Despite his most recent failed attempts at passing the American Health Care Act into law, Donald Trump is continuing to demand the replacement of the Affordable Care Act. And now, after Arizona senator John McCain killed his party's poorly constructed bill to repeal Obamacare, many Americans are left uncertain about the state of their healthcare.
"Salon Talks" sat down with health care policy expert Tom D'Aunno, a public heath professor at New York University's College of Global Public Health and director at NYU's Wagner Graduate School, to discuss the Trump administration's latest attempts to disparage Obamacare and what will become of healthcare in America. D'Aunno talks catastrophic insurance plans, finding compromises to the evolution of healthcare and the reduction of spending for low-value healthcare services.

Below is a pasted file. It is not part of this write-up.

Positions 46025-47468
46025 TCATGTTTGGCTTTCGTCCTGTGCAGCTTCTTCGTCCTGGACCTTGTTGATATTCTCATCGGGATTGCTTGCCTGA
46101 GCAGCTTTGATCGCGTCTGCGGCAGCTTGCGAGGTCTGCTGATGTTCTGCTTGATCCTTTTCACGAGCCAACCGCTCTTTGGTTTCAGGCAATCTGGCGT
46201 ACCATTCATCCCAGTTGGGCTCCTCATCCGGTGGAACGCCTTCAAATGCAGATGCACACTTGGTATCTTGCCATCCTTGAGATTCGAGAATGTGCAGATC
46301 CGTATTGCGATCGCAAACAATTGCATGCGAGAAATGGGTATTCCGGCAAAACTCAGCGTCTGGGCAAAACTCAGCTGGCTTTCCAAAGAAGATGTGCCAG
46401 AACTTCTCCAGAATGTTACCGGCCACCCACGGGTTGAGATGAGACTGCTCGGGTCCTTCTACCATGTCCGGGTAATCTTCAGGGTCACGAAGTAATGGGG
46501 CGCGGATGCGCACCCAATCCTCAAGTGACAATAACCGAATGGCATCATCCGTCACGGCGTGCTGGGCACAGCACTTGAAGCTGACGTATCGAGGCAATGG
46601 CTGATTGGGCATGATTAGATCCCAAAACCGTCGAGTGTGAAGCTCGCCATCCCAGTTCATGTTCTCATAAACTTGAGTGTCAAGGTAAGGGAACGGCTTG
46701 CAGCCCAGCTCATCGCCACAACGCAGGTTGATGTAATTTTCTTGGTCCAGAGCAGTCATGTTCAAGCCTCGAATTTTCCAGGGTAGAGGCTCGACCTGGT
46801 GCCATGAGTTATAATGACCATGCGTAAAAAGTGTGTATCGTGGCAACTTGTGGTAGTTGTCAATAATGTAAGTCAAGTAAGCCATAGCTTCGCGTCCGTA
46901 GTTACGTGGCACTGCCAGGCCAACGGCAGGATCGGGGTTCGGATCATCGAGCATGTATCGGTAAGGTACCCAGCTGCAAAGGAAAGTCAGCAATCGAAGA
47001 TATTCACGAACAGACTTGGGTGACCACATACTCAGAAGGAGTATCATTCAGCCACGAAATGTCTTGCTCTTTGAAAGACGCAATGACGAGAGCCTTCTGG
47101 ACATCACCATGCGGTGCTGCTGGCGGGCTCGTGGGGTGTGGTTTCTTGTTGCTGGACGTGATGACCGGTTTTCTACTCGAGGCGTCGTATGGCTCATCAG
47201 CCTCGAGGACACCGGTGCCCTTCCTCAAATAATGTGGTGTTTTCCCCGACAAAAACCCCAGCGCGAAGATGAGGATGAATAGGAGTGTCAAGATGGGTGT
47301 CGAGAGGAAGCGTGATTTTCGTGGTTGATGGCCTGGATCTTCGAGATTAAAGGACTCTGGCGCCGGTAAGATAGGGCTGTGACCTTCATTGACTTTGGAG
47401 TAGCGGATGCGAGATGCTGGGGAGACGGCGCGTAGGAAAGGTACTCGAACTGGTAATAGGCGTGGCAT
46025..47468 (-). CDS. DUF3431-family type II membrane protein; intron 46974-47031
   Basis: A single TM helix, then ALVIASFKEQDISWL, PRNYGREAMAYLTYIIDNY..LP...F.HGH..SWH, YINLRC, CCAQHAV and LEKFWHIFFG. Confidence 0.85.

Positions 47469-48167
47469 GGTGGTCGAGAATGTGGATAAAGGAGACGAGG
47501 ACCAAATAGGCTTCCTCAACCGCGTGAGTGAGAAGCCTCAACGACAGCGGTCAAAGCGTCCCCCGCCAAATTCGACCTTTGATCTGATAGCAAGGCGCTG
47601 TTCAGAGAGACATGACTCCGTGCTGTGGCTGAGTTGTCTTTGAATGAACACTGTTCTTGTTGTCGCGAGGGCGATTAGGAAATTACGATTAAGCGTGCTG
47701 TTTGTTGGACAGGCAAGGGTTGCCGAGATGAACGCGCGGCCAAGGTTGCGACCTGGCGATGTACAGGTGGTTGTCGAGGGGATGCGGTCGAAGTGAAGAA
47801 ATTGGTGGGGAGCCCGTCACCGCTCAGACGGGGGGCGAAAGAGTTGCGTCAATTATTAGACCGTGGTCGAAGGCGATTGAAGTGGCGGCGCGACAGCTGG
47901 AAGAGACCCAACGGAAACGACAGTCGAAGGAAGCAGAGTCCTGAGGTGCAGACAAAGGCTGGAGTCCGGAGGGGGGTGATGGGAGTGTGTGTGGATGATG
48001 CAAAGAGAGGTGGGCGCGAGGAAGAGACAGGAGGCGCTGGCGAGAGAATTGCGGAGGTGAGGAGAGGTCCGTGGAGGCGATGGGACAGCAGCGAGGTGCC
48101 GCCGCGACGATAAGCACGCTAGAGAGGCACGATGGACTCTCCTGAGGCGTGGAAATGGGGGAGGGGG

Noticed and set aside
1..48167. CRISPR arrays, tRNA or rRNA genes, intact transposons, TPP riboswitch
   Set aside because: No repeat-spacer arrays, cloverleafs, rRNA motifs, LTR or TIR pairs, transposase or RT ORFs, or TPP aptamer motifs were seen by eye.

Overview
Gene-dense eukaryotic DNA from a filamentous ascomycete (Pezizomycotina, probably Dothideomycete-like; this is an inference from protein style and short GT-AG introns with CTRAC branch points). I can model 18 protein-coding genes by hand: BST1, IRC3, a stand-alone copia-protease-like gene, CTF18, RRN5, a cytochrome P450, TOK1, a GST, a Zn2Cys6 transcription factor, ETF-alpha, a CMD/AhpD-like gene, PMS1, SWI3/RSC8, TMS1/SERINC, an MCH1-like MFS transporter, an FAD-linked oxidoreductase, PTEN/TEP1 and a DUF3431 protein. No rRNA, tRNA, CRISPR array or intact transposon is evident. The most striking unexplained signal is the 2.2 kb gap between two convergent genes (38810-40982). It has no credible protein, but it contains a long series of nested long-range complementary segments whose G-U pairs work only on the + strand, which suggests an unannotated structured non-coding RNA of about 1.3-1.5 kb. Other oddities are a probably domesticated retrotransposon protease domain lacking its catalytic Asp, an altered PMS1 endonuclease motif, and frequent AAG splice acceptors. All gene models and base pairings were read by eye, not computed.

What do you think was the biggest failure of the Affordable Care Act when it was passed seven years ago?
"I think there's a couple of issues there that were weaknesses. Number one was the unfortunate situation where the Supreme Court did not support Medicaid expansion. Again, if the Supreme Court had supported Medicaid expansion — said it was not a choice by states -- and if every state had expanded their Medicaid services, we might not be having this conversation right now because a lot more Americans, millions more, would be covered by a system which actually works pretty well. . . . Second is . . . we did not find a way to bring enough healthy Americans into the exchanges to balance out the unhealthy ones. . . . The two biggest failures were: [one], . . . not supporting the exchanges properly one way or another, and the other, by not enough Medicaid expansion."